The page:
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Postby Andrea_Torres » Thu Jan 09, 2020 5:53 pm

Is reaction Quotient (Q) the same thing as K? If so then how is my answer not the same as what I would get for K? How do you solve if you don't have any values?

Alexis Webb 2B
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Re: 5G.11

Postby Alexis Webb 2B » Thu Jan 09, 2020 5:57 pm

It’s the same equation, but the concentrations used are during a different time in the reaction, which may or may not be at equilibrium depending on if Q is less than, equal to, or greater than K.

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Re: 5G.11

Postby Uisa_Manumaleuna_3E » Thu Jan 09, 2020 7:03 pm

Just think of the Reaction Quotient like you proofing the equation. You do just calculate it the same way you find K (with the concentrations raised to the power of their coefficients), but you're trying to see if the value of Q, with the given concentrations, will give you K. Because if it gives you K, then at that given Q is at equilibrium. If it Q and K don't match up, then you've proved that the system hasn't reached equilibrium yet. I noticed that a lot of times our work shows us that Q and K aren't the same and then we have to predict which way the equation will "lean".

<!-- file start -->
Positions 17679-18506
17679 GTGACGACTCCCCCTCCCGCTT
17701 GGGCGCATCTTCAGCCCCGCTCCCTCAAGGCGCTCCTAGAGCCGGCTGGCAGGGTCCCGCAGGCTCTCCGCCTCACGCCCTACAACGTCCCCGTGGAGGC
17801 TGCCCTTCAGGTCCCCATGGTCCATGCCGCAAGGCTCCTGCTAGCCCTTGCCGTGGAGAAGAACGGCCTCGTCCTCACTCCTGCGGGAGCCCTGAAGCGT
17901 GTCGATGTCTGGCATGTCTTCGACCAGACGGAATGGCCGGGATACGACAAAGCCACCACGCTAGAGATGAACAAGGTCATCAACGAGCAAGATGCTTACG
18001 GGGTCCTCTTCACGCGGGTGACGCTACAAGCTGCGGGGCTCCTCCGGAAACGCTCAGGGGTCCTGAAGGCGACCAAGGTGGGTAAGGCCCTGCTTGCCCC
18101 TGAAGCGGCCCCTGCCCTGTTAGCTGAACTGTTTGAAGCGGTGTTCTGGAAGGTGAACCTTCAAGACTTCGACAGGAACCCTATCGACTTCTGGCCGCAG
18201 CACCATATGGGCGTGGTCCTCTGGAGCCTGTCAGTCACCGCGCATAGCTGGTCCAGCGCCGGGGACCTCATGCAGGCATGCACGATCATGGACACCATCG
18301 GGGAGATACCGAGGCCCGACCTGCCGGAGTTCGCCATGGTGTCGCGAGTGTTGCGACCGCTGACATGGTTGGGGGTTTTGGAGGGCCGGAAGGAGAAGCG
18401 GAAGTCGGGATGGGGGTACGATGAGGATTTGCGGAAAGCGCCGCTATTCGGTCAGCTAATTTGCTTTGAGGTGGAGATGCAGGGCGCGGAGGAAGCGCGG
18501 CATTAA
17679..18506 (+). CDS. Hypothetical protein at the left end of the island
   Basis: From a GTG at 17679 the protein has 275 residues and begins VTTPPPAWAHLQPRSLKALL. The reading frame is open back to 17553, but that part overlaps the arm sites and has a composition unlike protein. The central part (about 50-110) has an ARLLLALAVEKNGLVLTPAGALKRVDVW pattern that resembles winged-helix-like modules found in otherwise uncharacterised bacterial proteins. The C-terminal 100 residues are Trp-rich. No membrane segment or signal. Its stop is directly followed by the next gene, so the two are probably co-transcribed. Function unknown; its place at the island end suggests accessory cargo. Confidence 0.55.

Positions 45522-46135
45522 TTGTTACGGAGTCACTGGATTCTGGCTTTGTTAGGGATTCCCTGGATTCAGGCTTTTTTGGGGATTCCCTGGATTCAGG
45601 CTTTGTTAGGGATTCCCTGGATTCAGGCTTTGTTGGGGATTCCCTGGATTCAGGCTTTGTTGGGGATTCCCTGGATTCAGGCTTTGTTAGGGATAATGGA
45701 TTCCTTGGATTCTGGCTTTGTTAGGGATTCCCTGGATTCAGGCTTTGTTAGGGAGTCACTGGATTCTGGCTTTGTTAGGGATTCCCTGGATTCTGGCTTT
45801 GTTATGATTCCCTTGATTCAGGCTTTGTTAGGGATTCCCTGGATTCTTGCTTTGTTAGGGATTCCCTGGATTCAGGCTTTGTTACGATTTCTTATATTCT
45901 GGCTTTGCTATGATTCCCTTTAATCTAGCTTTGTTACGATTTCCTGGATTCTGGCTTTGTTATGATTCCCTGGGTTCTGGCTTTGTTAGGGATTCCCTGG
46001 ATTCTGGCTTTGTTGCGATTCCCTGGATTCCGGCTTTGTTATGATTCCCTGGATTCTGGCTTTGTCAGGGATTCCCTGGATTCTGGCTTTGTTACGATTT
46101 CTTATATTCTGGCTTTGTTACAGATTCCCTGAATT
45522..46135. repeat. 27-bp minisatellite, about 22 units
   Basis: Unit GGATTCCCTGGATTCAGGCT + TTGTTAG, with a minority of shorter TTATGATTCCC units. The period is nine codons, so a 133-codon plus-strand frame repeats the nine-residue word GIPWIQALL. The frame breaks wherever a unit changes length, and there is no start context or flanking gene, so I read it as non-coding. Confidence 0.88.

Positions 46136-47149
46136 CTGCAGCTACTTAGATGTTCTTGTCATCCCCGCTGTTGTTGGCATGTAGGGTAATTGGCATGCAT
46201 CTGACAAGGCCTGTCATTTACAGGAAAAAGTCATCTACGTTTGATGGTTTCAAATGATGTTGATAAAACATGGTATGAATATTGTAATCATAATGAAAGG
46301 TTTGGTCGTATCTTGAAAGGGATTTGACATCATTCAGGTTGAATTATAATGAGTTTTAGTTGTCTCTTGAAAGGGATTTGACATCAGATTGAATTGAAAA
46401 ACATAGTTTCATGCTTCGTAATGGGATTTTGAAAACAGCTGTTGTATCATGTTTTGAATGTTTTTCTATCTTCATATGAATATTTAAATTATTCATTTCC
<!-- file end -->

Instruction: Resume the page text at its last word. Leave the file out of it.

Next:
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Re: 5G.11

Postby DHavo_1E » Thu Jan 09, 2020 8:21 pm


I agree with the statements above that Q is a reaction quotient at a time that may or may not be at equilibrium and is solved the same way as if solving for K. It helps determine where the reaction is at. For example, if Q < K, then the equation will lie to the right (because a smaller Q means that there are more reactants, and to reach equilibrium, products will be made at the expense of the reactants) , if Q > K, then the equation will lie to the left (by similar logic to that above), and if Q=K, then the reaction is at equilibrium.

Amy Xiao 1I
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Re: 5G.11

Postby Amy Xiao 1I » Fri Jan 10, 2020 12:18 am

I think if you are not given any values, you would simply write out the Q expression with the molecular formula placeholders in the square brackets. Q and K would be the same if no values are given, considering Q is calculated during a specific point in the reaction when there must be actual values you can plug in.

Matt Sanruk 2H
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Re: 5G.11

Postby Matt Sanruk 2H » Fri Jan 10, 2020 12:42 am

So the Q shows whether the reaction is forward or reverse when compared to K, right?

andrewcj 2C
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Re: 5G.11

Postby andrewcj 2C » Fri Jan 10, 2020 1:14 am

Yes, the reaction quotient Q can indicate the direction of the reaction by comparing it to K. If Q < K, then the products side is favored and the forward reaction will proceed, and vice versa if Q > K.

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